By Peter Hourihan
(Some details about the complainant have been changed to protect his privacy.)
How does a 10 second encounter turn into 10 years of frustration? In the case of one Albertan who complained to our office, a thoughtless comment led to a breakdown in trust of the health care system – distrust that’s lasted a decade.
In 2004, James had grown extremely tired. He was feeling weak, and experienced an irregular heartbeat. He visited a clinic, and was told to drink fluids and rest. A week later, he returned to the clinic, still feeling some of his initial discomfort. Ultimately, James was diagnosed with atrial fibrillation. This was devastating for him. The doctor went over some aspects of the condition, and prescribed blood thinners, explaining the dosage and frequency, and advised James to have his blood checked in two weeks.
A few months later, James was unceremoniously discharged from the clinic. According to James, the receptionist advised him he was “fired” from the clinic.
In James’ words, the receptionist was unprofessional and unaccountable. The conversation was short, conclusive, and came without any notice. This too was devastating for James; he was single, and lived alone without support. He had no family doctor, and now, for the time being, was forced to find a new clinic. Worse, he was not comfortable with how to manage his heart condition.
Over the next several years, James continued to think about this incident, and how unprofessional (and hurtful) it felt. He believed he didn’t receive adequate attention and was dismissed inappropriately and rudely. Furthermore, he was concerned his medical records were not forwarded to another clinic in a timely manner. All told, the situation fell far below his expectations, especially given James was struggling to come to terms with his condition. Still frustrated and angry in 2011, he complained to the College of Physicians and Surgeons of Alberta.
The college launched an investigation. It reviewed James’ complaint, and he later appealed it. In the end, there was no adverse finding against the doctor involved in 2004. There were also insufficient records to determine the extent of the interactions between James and the now former employees of the clinic. Throughout the investigation and appeal process, James raised administrative and procedural matters. He had questions and did not feel he was receiving all the information he was entitled to. His doubt in the system had grown over the years, and he was skeptical of what was taking place. James was not satisfied with the decision of the college.
So, he complained to the Alberta Ombudsman’s office, who investigated the matter. We ultimately found the college acted correctly, and treated James fair. The investigation confirmed there was insufficient information to determine the level of professional service provided to James in the clinic. There were no records of such interactions, time had passed, and people were not available. Further, employment records concerning potential discipline were not made available, which is common and fair. Regardless, James remained dissatisfied with the treatment he received.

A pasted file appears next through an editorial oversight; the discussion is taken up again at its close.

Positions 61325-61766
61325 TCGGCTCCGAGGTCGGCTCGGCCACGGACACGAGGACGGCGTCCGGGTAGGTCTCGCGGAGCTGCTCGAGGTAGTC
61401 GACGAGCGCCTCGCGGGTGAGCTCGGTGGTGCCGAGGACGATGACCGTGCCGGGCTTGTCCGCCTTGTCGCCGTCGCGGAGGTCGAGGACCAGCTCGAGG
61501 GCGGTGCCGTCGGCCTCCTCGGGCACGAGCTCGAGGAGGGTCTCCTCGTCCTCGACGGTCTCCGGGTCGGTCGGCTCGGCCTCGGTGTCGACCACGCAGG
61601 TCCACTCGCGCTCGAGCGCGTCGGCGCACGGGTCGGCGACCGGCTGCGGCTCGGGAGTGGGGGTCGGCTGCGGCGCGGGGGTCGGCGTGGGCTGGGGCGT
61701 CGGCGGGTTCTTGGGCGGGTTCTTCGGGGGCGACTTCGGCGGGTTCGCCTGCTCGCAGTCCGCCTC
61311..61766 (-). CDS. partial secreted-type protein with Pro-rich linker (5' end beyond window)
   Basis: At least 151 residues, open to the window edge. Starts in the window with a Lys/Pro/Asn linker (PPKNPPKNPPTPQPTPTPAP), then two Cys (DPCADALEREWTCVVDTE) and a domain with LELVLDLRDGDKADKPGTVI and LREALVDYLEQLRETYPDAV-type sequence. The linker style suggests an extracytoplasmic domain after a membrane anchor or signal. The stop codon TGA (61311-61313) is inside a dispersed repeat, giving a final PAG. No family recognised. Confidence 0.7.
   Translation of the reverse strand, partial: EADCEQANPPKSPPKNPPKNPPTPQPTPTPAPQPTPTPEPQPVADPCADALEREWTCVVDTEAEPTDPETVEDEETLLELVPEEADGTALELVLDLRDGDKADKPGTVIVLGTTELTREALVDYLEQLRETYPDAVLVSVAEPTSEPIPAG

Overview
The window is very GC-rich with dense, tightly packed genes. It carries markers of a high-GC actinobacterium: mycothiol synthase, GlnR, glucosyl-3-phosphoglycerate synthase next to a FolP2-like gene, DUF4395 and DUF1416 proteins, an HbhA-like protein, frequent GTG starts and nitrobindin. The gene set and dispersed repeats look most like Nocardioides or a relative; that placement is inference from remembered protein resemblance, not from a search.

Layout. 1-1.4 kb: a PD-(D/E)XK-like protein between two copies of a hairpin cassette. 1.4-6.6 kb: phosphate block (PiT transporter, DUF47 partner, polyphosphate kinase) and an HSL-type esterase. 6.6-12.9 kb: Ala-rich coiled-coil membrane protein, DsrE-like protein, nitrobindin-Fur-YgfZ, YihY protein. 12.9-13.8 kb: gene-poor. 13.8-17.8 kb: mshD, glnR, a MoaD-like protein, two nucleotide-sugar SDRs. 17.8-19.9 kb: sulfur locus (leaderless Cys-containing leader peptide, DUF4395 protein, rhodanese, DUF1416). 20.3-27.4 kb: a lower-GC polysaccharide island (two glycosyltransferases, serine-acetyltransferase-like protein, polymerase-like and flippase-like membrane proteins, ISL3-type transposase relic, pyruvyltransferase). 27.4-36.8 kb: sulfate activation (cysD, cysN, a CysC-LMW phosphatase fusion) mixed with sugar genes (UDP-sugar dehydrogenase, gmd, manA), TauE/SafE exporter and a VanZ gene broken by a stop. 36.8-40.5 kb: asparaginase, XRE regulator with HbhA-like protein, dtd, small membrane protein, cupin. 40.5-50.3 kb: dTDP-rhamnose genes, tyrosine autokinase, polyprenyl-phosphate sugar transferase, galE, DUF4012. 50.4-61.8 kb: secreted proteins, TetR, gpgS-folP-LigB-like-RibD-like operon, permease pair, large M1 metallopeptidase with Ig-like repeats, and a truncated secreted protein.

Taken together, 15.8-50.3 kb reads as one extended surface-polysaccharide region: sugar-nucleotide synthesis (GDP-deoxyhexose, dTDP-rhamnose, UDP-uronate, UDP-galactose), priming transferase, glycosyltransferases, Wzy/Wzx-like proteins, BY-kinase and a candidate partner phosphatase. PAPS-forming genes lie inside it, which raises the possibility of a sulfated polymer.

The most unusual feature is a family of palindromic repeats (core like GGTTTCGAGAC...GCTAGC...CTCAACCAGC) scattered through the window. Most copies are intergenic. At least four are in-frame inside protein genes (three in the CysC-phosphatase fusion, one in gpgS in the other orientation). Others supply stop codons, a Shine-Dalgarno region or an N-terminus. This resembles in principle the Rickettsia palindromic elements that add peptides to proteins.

In short, a 10 second interaction with a receptionist turned into 10 years of frustration, concern and anger for James. Ten seconds turned into a full investigation, review, appeal and decision by the college, followed by a lengthy and drawn out investigation by the Ombudsman. Ten seconds turned into lost confidence, lost time, and lost resources.
To be clear, the receptionist (and other staff at the clinic) may not have felt she was unprofessional. After all, it was a very short interaction. And, from their perspective, a patient at a clinic does not experience medical trauma. As a patient, though, James was devastated and concerned about his condition, and the prospect of not having a clinic or doctor to consult with after his dismissal.
So, what’s the answer? Front-line workers and others in professions of service must remember the importance of clients and patients. Empathy also helps. Take the time to have compassion and patience, even when busy and stressed.
Ten seconds could eliminate 10 years of frustration on the part of a patient or client, in addition to the heavy costs to a system already stretched. At the same time, we appreciate front-line workers are stretched and stressed on a regular basis. Employee support can, and should, come from employers and the system. This support should recognize the pressure employees face, and help ease pressure and provide opportunities to lessen strain.
We can all do our part to help Albertans like James. Take the time to help, so 10 seconds doesn’t turn into 10 years.